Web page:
Good morning and welcome to the Morning Chalk Up. Three years ago today Mat Fraser stood on the competition floor of the CrossFit Games and completed the minimum work requirement of the Fibonacci Final. He set his kettle bells down, looked around the crowd and smiled. And everyone got goosebumps; we still do. Armen Hammer tells the story in today’s installment of “My Favorite CrossFit Games Moment.”
We’ve been loving all the quote suggestions, story tips and PRs. Keep them rolling in at [email protected].
If you or your gym are getting back to holding local events, let us know.
“What is the definition of a friend? Somebody who acts like one.”– Paul Barnett
August 6th, 2017 – Proof Positive
Setting the Scene
Mat Fraser’s dominance wasn’t always a given. In 2014, Fraser finished second behind Rich Froning. In 2015, Fraser was the favorite coming into the competition but finished second behind Ben Smith.
In 2016, Fraser took the title and the crown, but his work wasn’t done. By the time the final event of the 2017 CrossFit Games began, Fraser had a record-setting 210 point lead. The only thing between him and his second consecutive CrossFit Games title was the minimum work requirement.
“Going into that event, everyone’s already patting me on the back since I’ve got enough points, but the job wasn’t done. There’s a very small chance that something could go wrong, but something could go wrong,” Fraser said.
The Significance of Two
Beyond the slim possibility that something would prevent him from completing the minimum work requirement, there was the very real pressure of becoming a repeat champion and proving his 2016 win wasn’t an accident.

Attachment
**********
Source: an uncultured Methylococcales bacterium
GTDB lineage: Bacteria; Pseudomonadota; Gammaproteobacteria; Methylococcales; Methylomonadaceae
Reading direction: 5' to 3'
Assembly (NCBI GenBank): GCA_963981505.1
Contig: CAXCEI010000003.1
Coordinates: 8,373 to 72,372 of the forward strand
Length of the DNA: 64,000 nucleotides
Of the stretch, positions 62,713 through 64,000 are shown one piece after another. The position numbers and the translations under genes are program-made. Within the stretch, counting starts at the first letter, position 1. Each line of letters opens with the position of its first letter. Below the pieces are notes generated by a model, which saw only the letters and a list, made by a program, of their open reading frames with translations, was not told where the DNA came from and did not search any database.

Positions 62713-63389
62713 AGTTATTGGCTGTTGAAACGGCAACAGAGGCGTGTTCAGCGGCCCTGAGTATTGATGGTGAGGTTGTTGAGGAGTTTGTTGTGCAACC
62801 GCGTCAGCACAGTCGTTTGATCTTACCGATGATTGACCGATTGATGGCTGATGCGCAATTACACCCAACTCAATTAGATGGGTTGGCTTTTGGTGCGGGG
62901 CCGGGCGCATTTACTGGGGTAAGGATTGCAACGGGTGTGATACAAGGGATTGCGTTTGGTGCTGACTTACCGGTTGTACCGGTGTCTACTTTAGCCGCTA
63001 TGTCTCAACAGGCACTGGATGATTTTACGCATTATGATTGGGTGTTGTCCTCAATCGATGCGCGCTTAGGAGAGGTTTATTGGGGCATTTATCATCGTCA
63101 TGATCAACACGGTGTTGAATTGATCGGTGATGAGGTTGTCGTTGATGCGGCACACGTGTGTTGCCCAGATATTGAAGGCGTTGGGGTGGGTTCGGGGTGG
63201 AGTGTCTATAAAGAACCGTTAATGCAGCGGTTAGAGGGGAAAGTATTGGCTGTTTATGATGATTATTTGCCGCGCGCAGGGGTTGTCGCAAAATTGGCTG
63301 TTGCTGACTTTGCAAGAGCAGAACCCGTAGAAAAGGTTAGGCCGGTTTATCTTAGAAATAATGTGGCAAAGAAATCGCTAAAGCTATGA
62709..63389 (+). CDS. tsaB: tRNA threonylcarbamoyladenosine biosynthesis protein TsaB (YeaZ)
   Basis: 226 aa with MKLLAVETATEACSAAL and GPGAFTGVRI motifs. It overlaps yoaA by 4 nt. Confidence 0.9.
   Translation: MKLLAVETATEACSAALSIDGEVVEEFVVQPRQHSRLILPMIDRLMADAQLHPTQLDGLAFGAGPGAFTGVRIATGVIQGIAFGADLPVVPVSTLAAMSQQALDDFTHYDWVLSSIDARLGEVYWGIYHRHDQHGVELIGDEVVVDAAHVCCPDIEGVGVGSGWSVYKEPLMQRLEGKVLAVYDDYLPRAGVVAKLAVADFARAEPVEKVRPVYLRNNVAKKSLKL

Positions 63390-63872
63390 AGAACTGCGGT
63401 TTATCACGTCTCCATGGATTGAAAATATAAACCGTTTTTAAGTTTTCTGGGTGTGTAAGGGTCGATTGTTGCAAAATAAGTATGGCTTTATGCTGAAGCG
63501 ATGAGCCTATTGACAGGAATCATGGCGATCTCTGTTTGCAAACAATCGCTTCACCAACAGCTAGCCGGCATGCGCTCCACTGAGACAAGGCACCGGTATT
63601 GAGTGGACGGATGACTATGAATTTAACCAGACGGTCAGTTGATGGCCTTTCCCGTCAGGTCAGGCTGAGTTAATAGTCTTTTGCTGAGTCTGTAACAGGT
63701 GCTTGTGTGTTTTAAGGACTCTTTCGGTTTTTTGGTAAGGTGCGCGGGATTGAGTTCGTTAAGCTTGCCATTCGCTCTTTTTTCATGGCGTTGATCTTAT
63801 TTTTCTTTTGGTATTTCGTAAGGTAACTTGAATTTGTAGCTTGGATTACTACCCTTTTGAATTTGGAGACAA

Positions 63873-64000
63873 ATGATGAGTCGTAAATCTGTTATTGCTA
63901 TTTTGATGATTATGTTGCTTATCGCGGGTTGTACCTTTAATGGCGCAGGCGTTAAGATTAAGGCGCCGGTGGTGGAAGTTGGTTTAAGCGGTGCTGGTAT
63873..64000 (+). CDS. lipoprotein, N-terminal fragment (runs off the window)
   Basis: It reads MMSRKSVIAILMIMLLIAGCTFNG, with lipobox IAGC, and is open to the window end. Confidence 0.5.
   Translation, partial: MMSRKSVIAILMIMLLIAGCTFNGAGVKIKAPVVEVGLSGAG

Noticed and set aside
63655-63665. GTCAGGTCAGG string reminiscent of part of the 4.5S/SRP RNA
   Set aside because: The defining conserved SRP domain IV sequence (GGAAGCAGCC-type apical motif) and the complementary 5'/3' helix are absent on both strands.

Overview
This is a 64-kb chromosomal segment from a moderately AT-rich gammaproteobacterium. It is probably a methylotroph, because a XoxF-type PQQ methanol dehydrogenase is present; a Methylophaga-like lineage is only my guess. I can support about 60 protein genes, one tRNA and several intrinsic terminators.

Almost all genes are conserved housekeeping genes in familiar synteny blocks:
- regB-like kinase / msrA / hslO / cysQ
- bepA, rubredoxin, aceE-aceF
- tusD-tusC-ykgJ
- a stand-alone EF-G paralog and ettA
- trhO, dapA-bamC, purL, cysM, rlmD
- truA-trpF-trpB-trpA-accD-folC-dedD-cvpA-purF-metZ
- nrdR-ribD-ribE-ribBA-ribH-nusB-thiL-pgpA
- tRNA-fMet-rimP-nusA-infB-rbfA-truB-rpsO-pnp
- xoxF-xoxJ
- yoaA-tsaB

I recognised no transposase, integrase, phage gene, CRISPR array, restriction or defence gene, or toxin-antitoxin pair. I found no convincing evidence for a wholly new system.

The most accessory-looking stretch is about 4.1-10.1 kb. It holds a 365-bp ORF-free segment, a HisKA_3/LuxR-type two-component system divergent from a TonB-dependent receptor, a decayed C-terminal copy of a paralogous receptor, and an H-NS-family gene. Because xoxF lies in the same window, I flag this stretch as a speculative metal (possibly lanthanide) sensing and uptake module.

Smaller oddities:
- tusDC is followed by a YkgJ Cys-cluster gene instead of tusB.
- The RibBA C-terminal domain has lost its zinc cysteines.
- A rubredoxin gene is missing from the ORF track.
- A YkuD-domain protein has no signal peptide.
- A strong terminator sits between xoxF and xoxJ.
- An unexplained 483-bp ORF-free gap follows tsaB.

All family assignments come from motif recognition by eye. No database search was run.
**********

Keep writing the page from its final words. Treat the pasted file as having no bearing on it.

“I’d won the Games one time, but can I repeat? From my perspective, [I wondered] did I win last year from a fluke? Did the workouts just line up for me?”
The Goosebump Moment
While Fraser doesn’t subscribe to the idea that a one-time champion’s victory is diminished without a second win, he knows there’s a lot of value in a definitive repeat championship.
Everybody is different. We’re all unique, complex, and require different nutritional programs to reach our goals.
The diet that works best for your colleague, sister, or best friend may not be the diet that works for you. It’s important to pay attention to how you feel. If what you’re eating is leaving you low on energy, hangry, or irritable, it may not be a good fit.
With this quick quiz, you’ll be matched with a diet that works best for your goals.
Eat More, Train Less: Jenn Ryan’s Advice for Masters Athletes
Jenn Ryan has a message for masters athletes, especially women: stop overtraining and undereating and learn to work with your body, not against it.
Ryan, 40, is a three-time CrossFit Games athlete. She competed on the CrossFit Invictus team in 2017 and 2018 and took eighth at the Games in 2019 in the women’s 35 to 39 division. In 2020 Ryan won the online qualifier for women aged 40 to 44.
She knows a lot about what it takes to get better as you age.
Ryan started doing CrossFit in 2009 but didn’t become a competitive force until her late 30s, a feat made even more impressive by the fact that the field has gotten substantially more crowded and competitive over the last 11 years.
Saralyn Wolf’s Blood Clot, A Cautionary Tale for CrossFit Women Over 40
After dealing with four ovarian cysts bursting in just a few months, it was more clear than ever to 45-year-old Saralyn Wolf that her hormones were out of whack.
“My doctor recommended the birth control pill,” said Wolf. At the time, she was also taking a Vitamin K supplement to help increase calcium in her bones, as well as DHEA to help decrease cortisol levels, both of which had been recommended by her naturopath.
So, in September, 2019, she started taking the pill. Less than six weeks later, she had a week of “the worst headaches of my life,” said Wolf, a CrossFit athlete since 2009 and the former owner of three affiliates in the Orange County, CA area.